Disaster Recovery Plan

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What Does Disaster Recovery Plan Mean?

A Disaster Recovery Plan (DRP) is a business plan that describes how work can be resumed quickly and effectively after a disaster. Disaster recovery planning is just part of business continuity planning and applied to aspects of an organization that rely on an IT infrastructure to function.


The overall idea is to develop a plan that will allow the IT department to recover enough data and system functionality to allow a business or organization to operate – even possibly at a minimal level.

The creation of a DRP begins with a DRP proposal to achieve upper level management support. Then a business impact analysis (BIA) is needed to determine which business functions are the most critical and the requirements to get the IT components of those functions operational again after a disaster, either on-site or off-site.

Techopedia Explains Disaster Recovery Plan

Every employee must be made aware of the DRP and when implemented, effective communication is essential. The DRP must include a comprehensive off-site data backup and an on/off-site recovery plan.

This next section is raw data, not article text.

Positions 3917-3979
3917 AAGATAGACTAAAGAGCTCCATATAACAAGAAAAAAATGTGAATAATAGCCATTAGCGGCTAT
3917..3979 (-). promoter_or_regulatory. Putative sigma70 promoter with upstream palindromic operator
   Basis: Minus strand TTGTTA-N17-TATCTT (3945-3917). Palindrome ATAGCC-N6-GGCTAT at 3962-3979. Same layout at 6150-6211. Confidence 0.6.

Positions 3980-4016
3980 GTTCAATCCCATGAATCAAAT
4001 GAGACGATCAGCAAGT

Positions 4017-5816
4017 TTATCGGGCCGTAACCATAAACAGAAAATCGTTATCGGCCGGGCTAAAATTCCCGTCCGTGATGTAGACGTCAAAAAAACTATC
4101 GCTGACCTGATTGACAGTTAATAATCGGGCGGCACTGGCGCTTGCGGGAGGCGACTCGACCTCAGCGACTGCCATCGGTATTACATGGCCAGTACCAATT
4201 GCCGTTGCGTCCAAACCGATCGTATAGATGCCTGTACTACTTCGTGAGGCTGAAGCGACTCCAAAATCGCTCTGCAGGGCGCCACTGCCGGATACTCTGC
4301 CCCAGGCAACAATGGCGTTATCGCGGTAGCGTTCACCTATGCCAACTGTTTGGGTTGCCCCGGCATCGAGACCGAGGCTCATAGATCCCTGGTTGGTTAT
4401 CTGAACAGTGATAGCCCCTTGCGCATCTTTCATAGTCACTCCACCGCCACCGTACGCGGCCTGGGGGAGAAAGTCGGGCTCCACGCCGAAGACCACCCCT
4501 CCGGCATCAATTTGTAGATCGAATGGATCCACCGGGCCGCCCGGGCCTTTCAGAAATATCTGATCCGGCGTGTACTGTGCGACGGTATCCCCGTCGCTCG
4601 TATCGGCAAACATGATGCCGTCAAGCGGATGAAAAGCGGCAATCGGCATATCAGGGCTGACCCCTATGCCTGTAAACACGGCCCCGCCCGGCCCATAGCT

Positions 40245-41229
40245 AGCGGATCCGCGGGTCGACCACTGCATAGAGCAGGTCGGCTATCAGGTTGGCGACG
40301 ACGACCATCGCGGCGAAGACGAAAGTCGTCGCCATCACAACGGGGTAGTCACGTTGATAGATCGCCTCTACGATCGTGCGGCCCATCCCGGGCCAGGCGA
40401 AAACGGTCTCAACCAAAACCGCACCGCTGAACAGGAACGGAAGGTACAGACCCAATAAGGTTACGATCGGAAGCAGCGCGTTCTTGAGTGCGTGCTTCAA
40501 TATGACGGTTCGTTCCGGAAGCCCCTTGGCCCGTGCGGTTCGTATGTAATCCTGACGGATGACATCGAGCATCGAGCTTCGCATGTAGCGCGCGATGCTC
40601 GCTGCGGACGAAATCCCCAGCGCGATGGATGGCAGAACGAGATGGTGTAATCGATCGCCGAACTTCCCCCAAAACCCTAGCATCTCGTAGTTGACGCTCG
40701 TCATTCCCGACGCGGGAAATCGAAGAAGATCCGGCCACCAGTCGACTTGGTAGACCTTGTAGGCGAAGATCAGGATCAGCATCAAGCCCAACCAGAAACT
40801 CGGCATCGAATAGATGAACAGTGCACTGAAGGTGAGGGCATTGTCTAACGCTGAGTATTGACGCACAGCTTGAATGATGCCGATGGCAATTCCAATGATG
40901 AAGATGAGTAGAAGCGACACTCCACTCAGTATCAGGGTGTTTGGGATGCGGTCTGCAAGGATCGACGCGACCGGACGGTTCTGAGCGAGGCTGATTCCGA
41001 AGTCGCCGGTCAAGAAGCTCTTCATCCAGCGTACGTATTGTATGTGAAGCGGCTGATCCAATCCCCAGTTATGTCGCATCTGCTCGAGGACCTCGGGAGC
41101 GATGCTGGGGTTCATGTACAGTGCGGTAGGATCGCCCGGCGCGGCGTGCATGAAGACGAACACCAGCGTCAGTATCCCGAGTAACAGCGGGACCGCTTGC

The biggest issue may be the sourcing of an alternate location with adequate equipment, but there are many places where data center time and bandwidth can be rented so these arrangements could also be included in a DRP. Some companies can operate from just a single server so a backup machine can be kept at a remote location and kept up to date with a regular backup of the essential data required to operate being made. This would suit a small organization, but where there are more computers and a data center involved there needs to be a more extensive plan made.

A DRP may require employees to relocate to a hotsite to resume work, if work cannot be conducted at the normal business site. This hotsite is an off-site location supplied with the computer equipment and data necessary to continue an organization’s normal work.

It is imperative that organizations not only develop a DRP but also test it, train personnel and document it properly before a real disaster occurs. This is one reason why off-site hosting of all IT services can be a good choice for the protection they provide; in disaster situations personnel can access data easily from a new location, whereas relocating a terminally damaged data centre and getting it operational again is not an easy job.

Often a specialized disaster recovery planning consultant is hired to assist organizations in attending to the many details that can arise during such contingency planning.


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Margaret Rouse
Senior Editor
Margaret Rouse
Senior Editor

Margaret is an award-winning technical writer and teacher known for her ability to explain complex technical subjects to a non-technical business audience. Over the past twenty years, her IT definitions have been published by Que in an encyclopedia of technology terms and cited in articles by the New York Times, Time Magazine, USA Today, ZDNet, PC Magazine, and Discovery Magazine. She joined Techopedia in 2011. Margaret's idea of a fun day is helping IT and business professionals learn to speak each other’s highly specialized languages.